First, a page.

A shooting that took place in Jersey City on Tuesday that killed six is now being investigated as “acts of hate” and “domestic terrorism,” according to New Jersey Attorney General Gurbir Grewal.

While initially hesitant to ascribe motive, authorities and politicians have now decisively labeled Tuesday’s attack as anti-Semitic. The two suspects in the shooting, David Anderson, 47, and Francine Graham, 50, are believed to have deliberately targeted the Jewish community and law enforcement.

“We believe that the suspects held views that reflected hatred of the Jewish people as well as a hatred of law enforcement,” Grewal said on Thursday. “The evidence points towards acts of hate. I can confirm that we are investigating this matter as potential acts of domestic terrorism, fueled both by anti-Semitism and anti-law enforcement beliefs.”

Social media posts tied to Anderson showed a range of anti-Semitic ideas and theories, and appeared to support violence against police officers, NBC News reported.

On Tuesday morning, Anderson and Graham fatally shot Jersey City detective Joseph Seals, 40, after he approached their stolen U-Haul van because it was linked to a weekend homicide in Bayonne.

The suspects then drove the van to a kosher market in the predominantly Jewish neighborhood of Greenville, walked in and began shooting, killing three victims within minutes before law enforcement arrived and engaged in an hours-long standoff, eventually killing the shooters.

The victims from the store were Mindy Ferencz, 31, who owned the kosher market with her husband, store employee Douglas Miguel Rodriguez, 49, and Moshe Deutsch, 24, a deli customer, rabbinical student and the son of Brooklyn Jewish community leader Abe Deutsch. Moshe Deutsch and Ferencz were members of the Orthodox Jewish faith.

Authorities said the attack could have been much worse, and Jersey City mayor Steven Fulop said he thought the shooters may have been targeting a yeshiva school next door, and that he believes the shooters intended to kill many more people.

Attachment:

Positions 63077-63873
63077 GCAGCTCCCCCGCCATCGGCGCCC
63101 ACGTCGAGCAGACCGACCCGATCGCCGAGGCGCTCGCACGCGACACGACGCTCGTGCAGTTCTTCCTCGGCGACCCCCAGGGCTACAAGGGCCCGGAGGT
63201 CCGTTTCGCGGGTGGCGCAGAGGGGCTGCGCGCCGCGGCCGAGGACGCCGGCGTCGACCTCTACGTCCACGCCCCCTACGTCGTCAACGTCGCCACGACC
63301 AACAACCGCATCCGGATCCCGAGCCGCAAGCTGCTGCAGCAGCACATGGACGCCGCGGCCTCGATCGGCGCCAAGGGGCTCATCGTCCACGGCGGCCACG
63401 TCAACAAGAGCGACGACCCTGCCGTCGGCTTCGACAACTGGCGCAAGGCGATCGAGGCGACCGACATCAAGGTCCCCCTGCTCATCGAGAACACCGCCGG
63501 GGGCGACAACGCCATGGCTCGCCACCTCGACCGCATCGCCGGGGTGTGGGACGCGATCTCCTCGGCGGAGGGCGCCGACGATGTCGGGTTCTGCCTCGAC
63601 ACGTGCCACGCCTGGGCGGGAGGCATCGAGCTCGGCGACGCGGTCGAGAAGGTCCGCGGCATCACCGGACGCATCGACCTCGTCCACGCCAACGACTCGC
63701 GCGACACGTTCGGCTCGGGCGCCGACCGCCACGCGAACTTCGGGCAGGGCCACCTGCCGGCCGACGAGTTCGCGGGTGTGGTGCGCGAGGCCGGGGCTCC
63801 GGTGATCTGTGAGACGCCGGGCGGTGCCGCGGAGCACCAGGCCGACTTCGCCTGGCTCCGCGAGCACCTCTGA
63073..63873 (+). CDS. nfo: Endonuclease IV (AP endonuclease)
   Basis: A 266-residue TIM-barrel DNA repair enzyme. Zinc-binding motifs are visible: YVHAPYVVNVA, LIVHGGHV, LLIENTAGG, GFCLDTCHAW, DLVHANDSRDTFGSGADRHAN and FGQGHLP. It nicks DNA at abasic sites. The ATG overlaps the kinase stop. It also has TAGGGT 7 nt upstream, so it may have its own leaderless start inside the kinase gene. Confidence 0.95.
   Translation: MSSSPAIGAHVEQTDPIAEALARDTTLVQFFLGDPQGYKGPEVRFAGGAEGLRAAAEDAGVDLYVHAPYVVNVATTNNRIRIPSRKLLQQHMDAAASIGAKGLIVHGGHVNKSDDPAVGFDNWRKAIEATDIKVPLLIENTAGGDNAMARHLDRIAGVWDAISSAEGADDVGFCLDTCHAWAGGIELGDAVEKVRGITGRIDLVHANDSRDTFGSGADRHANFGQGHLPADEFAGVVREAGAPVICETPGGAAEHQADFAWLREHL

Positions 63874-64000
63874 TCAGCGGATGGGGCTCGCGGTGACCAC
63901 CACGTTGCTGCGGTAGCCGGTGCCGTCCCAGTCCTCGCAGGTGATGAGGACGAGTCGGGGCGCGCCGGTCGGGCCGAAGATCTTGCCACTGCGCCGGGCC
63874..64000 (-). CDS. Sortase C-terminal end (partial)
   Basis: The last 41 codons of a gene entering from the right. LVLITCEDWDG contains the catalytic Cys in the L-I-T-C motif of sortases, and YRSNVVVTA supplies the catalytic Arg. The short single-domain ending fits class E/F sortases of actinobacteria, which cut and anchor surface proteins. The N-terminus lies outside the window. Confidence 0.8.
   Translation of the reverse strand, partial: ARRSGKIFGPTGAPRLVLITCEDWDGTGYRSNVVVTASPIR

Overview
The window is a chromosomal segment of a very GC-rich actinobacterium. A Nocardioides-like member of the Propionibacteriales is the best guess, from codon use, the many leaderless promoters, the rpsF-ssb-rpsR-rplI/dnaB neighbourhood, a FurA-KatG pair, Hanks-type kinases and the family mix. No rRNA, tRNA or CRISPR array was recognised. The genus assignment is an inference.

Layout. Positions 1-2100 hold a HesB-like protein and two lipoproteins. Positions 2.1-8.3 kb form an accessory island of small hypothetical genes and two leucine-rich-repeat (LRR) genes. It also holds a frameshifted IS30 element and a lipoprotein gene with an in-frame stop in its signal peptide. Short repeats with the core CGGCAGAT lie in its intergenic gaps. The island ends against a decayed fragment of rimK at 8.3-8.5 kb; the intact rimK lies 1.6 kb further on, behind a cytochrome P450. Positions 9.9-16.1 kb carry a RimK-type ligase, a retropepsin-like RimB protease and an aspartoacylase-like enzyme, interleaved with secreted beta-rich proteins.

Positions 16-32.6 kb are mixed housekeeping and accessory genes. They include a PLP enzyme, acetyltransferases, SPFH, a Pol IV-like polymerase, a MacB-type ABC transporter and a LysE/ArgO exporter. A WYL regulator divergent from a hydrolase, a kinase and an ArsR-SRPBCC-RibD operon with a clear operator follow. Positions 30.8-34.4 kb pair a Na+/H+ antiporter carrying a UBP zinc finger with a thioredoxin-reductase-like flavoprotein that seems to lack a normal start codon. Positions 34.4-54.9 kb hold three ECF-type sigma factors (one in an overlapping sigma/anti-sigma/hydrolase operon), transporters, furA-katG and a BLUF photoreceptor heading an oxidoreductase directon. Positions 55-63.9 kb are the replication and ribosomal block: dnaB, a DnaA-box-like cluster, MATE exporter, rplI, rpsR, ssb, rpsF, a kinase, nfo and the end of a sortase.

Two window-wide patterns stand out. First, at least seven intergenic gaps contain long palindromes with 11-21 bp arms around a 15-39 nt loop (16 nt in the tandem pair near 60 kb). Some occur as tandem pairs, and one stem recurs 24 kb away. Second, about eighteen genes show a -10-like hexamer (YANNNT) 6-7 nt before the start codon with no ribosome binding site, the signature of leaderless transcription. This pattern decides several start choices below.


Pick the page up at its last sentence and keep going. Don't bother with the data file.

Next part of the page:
“This is a horrible tragedy but even in so much darkness with lives lost there is some light in that without question had the bravery/quick response of the police not trapped them in the store this could have been much much worse,” Fulop tweeted.

Police recovered five firearms, one from the U-Haul van and four in the supermarket, and also discovered a pipe bomb in the truck.

Anderson was an Army veteran with a long criminal history, and had been arrested five times since 2003 for charges related to weapons and domestic violence, according to court records. At the time of the shooting, Anderson and Graham were living in a van, after being evicted from the townhouse they shared.

Tuesday’s tragedy follows the October 2018 attack on the Tree of Life synagogue in Pittsburgh which became the deadliest attack against Jews in America after a gunman killed 11 worshippers.

The number of anti-Semitic incidents in New Jersey rose 32% in 2017 and has remained high since then, making New Jersey the state with the third highest number of reported incidents, according to the Anti-Defamation League’s annual report. Nationally, incidents rose 57% in 2017, and in 2018 the number of incidents remained high, with the number of assaults against Jews more than doubling.

“Acts of violence like this are unfortunately, too common in our society today and should be condemned by all,” said Orthodox Union President Moishe Bane in a statement. “We call upon local and state authorities to increase efforts and resources to combat anti-Semitism.”

Hate-crime violence in general reached a 16-year high in 2018, according to the F.B.I., with many of these incidents taking place in major cities.

The shooters are now prime suspects in the death of Michael Rumberger, 34, who was found dead Saturday with head trauma in Bayonne.

On Thursday, Israeli authorities banned Christians in the Gaza Strip from visiting Israel and the occupied West Bank, which contain holy cities including Bethlehem and Jerusalem, for Christmas this year.

Last year, Israel gave out 700 permits for Gazan Christians to travel to holy cities during the holiday season. Israel argues that Palestinians from Gaza often illegally overstay their permits. But Gazans say they just want to see their families and be able to visit important holy sites.

Gazan Christians will still be granted permits to travel abroad, but these permits will not allow them to enter Israel or the occupied West Bank. Christian leaders in Jerusalem are asking Israeli authorities to reverse the decision.

WHAT THE LEFT IS SAYING: NYC Councilman Chaim Deutsch: “A devastating update on the Jersey City shooting. Additional information released this morning indicates that yesterday’s attack was targeted against the Jewish community. We’ve been sounding the alarm about rising anti-Semitism for years. Was anyone listening?”

WHAT THE RIGHT IS SAYING: 2020 Presidential Candidate Joe Walsh: “Rest In Peace Officer.”

Written ByGrace Symes

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